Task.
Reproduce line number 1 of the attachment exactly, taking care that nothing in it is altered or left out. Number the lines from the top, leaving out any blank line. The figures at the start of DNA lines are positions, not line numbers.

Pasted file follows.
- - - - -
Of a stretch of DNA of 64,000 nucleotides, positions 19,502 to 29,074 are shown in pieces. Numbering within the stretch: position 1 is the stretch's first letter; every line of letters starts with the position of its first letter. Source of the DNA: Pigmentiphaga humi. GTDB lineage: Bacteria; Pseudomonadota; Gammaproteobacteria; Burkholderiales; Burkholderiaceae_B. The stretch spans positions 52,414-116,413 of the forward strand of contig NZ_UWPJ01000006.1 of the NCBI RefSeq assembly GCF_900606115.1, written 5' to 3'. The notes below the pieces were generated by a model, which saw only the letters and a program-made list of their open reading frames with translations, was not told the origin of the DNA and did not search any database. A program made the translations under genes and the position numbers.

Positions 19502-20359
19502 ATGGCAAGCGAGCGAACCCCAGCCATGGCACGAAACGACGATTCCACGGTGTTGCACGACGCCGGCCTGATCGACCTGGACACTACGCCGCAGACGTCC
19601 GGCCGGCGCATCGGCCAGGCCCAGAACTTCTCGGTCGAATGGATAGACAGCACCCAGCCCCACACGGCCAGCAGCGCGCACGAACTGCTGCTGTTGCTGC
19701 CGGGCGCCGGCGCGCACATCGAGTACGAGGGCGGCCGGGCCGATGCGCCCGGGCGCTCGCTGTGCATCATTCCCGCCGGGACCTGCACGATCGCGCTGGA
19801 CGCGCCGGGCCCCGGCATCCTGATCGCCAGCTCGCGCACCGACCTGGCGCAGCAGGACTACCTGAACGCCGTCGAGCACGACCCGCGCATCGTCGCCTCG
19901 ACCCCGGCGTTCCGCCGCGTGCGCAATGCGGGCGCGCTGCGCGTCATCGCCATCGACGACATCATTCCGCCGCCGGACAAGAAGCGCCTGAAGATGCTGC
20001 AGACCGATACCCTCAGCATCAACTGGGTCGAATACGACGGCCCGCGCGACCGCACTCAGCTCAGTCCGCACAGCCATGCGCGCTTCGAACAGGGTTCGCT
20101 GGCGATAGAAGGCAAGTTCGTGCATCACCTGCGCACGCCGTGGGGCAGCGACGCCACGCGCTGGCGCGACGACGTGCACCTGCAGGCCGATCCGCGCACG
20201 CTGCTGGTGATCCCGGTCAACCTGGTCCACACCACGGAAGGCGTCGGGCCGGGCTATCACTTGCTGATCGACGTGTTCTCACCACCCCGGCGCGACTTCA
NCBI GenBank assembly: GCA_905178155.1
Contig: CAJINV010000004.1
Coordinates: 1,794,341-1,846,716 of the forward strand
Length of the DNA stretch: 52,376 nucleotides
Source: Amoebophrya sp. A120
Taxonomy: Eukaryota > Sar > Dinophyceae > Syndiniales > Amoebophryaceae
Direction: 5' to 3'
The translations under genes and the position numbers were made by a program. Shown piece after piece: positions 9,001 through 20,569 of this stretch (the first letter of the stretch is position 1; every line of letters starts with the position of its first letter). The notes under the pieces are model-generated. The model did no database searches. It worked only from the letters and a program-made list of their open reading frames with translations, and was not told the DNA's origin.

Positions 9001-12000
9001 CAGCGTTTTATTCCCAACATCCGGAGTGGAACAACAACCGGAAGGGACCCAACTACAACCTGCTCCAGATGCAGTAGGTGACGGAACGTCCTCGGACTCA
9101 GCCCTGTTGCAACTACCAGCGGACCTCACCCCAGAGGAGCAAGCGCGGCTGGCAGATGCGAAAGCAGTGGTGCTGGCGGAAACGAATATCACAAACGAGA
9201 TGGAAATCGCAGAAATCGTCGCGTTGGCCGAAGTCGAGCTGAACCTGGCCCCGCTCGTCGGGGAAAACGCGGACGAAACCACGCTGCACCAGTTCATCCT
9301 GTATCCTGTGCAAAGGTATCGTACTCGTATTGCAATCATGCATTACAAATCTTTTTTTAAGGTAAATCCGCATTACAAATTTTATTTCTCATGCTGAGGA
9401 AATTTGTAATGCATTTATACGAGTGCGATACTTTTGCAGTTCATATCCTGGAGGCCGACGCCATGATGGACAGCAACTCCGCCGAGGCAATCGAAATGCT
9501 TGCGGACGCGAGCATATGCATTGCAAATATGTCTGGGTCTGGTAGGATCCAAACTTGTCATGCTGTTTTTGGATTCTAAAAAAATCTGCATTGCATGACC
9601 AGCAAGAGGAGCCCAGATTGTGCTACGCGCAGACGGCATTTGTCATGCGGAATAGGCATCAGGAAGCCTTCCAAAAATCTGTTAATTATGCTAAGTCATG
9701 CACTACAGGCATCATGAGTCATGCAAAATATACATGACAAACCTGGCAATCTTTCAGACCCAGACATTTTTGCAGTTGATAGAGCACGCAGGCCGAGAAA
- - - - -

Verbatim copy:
Of a stretch of DNA of 64,000 nucleotides, positions 19,502 to 29,074 are shown in pieces. Numbering within the stretch: position 1 is the stretch's first letter; every line of letters starts with the position of its first letter. Source of the DNA: Pigmentiphaga humi. GTDB lineage: Bacteria; Pseudomonadota; Gammaproteobacteria; Burkholderiales; Burkholderiaceae_B. The stretch spans positions 52,414-116,413 of the forward strand of contig NZ_UWPJ01000006.1 of the NCBI RefSeq assembly GCF_900606115.1, written 5' to 3'. The notes below the pieces were generated by a model, which saw only the letters and a program-made list of their open reading frames with translations, was not told the origin of the DNA and did not search any database. A program made the translations under genes and the position numbers.